{152} T. Franck, "Postmodern Tribalism and the Right to Secession" in C. Br?lmann, R. Lefeber, M. Zieck, (eds.), Peoples and Minorities in International Law, note 46, supra, at 16.

{153} H. Hannum, Rethinking Self-Determination, note 133, 1662, supra, at 32.

{154} Id. at 33: "This does not mean that other aspects of the right of self-determination are also so limited. The covenants' description of the right of self-determination as a right of all peoples' and the CSCE reference to all' peoples always' having the right to self-determination cannot be ignored."

{155} D. Murswiek, "The Issue of a Right of Secession ? Reconsidered" in C. Tomuschat, (ed.), Modern Law of Self-Determination, note 23, 1662, supra, at 36.

{156} J. Salmon, "Internal Aspects of the Right to Self-Determination: Towards a Democratic Legitimacy Principle?" in C. Tomuschat, (ed.), Modern Law of Self-Determination, note 23, 1662, supra, at 263.

{157} T. Franck, "Postmodern Tribalism and the Right to Secession" in C. Br?lmann, R. Lefeber, M. Zieck, (eds.), Peoples and Minorities in International Law, note 46, supra, at 11.

{158} D. Murswiek, "The Issue of a Right of Secession ? Reconsidered" in C. Tomuschat, (ed.), Modern Law of Self-Determination, note 23, 1662, supra, at 37.

{159} See, for example, E. Laing, The Norm of Self-Determination, 1941-1991, (1991-92) 22 Calif. Western Int'l L. J. 209 at 246-248, 307. See also U. Umozurike, Self-Determination in International Law (Hamden, Connecticut: Archon Books, 1972) at 274 (secession in cases of "deprivation of human rights, discrimination and underdevelopment").

{160} J. Klabbers & R. Lefeber, "Lost Between Self-Determination and Uti Possedetis" in C. Br?lmann, R. Lefeber, M. Zieck, (eds.), Peoples and Minorities in International Law, note 46, supra, at 48.

{161} L. Bucheit, Secession [:] The Legitimacy of Self-Determination, note 29, 1662, supra, at 18.

{162} P. Juviler, Contested Ground: Rights to Self-Determination and the Experience of the Former Soviet Union, (1993) 3 Transnat'l L. & Contemp. Probs. 71 at 73.

{163} D. Murswiek, "The Issue of a Right of Secession ? Reconsidered" in C. Tomuschat, (ed.), Modern Law of Self-Determination, note 23, 1662, supra, at 27.

{164} H.G. Espiell, Special Rapporteur, The Right to Self-Determination: Implementation of United Nations Resolutions, Study for the Sub-Commission on Prevention of Discrimination and Protection of Minorities, (New York: United Nations, 1980), U.N. Doc. E/CN.4/Sub.2/405/Rev.1 at 14.

{165} The human right characterization of "self-determination" is elaborated further under sub-heading 2.2 infra.

{166} T. Ha, "Quebec's borders are safe within Canada: Chr?tien", The Gazette, Montreal, May 25, 1994, A1 at A2.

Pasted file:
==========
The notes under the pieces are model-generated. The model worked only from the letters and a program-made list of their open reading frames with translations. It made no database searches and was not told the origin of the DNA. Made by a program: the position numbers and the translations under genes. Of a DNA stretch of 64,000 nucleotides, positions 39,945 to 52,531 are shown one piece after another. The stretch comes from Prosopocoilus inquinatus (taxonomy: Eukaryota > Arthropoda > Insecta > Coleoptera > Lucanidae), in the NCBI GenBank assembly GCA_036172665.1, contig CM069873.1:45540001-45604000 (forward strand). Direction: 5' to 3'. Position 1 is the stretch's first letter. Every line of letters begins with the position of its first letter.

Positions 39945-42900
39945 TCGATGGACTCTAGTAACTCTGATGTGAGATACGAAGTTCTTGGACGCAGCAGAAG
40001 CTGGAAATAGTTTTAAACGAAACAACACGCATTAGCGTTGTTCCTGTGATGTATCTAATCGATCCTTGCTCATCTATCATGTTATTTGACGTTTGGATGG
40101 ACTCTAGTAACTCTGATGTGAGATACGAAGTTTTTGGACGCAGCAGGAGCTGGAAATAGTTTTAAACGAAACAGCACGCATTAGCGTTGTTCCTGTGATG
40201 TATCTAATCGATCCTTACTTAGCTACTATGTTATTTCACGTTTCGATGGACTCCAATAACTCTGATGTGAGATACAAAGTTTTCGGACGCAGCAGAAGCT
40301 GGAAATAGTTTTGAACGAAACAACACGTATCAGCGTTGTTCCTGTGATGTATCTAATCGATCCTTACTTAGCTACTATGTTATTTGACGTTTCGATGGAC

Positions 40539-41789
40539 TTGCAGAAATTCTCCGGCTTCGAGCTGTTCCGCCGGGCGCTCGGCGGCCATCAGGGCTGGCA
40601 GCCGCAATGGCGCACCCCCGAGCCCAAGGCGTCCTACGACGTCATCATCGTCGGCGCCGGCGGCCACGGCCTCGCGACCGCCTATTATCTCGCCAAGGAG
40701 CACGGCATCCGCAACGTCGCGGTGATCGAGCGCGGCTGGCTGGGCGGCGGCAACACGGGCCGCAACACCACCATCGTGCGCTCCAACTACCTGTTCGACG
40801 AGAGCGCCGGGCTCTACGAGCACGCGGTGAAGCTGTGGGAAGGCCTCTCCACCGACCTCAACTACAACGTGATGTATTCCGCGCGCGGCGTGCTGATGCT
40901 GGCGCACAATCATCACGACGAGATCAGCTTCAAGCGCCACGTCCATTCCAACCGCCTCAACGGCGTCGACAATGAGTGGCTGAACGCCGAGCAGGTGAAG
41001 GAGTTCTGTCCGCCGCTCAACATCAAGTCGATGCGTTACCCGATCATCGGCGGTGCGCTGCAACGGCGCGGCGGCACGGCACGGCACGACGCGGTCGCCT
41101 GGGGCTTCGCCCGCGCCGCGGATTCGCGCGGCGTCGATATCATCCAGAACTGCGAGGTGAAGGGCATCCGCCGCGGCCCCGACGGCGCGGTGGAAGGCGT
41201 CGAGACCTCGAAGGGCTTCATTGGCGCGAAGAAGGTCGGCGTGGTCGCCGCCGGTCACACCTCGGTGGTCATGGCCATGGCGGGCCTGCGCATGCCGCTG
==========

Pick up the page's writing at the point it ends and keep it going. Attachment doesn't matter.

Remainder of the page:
{167} Testimony of D. Turp in Assembl?e nationale, Journal des d?bats, Commission d'?tude des questions aff?rentes ? l'accession du Qu?bec ? la souverainet?, 9 Oct. 1991, No. 5, at CEAS-137. Unofficial English translation: "And in my opinion, the fact that [aboriginal peoples] constitute peoples who are self-identified as peoples...this would confer on them a right to self-determination at the same level as Quebec." [Emphasis added.]

{168} It is also worth noting that sovereignist jurist J. Brossard appears to have altered his views on the right of Aborigial peoples to self-determination. In J. Brossard, L'accession ? la souverainet? et le cas du Qu?bec, note 65, 1662, supra, at 187, the author had suggested that Indians and Inuit in Canada did not constitute a "people" in the sense of the United Nations Charter. However, in J. Brossard, Souverainet? [:] 5 r?ponses politiques aux inquiets (Ottawa: Lem?ac ?diteur, 1995), at 30, Brossard now concludes that Aboriginal peoples have the right to self-determination. Without explanation, he states that such right only goes so far as autonomy within existing states.

{169} Ligue des droits et libert?s, "Dossier sp?cial autochtone", Bulletin, octobre, 1994, vol. xiii, no. 3, 17 at 33. Unofficial English translation: "Within the perspective where the right to self-determination of peoples living in Qu?bec, namely the eleven Aboriginal peoples and the Qu?bec people, is recognized; and within that where the democratic exercise of this right could express itself by their accession to political sovereignty, how do you believe it possible to harmonize the rights of one with the others?"

{170} Id. See also J. Brossard, L'accession ? la souverainet? et le cas du Qu?bec, 2nd ed. (Montr?al: Les Presses de l'Universit? de Montr?al, 1995) (Supplement by D. Turp), at 804, where Turp observes that self-determination is not Qu?bec's primary foundation for the process of Qu?bec's accession to sovereignty.

{171} Advisory Opinion on Western Sahara, [1975] I.C.J. Rep. 6 at 32, para. 55; see also 37, para. 72 and 68, para. 162.

{172} Id. at 122.

{173} T. Franck, R. Higgins, A. Pellet, M. Shaw, & C. Tomuschat, "L'int?grit? territoriale du Qu?bec dans l'hypoth?se de l'accession ? la souverainet?" in Commission d'?tude des questions aff?rentes ? l'accession du Qu?bec ? la souverainet?, Les Attributs d'un Qu?bec souverain, note 1662, 15, supra, vol. 1, at 442.

{174} Id. at 443

{175} Id. at 425.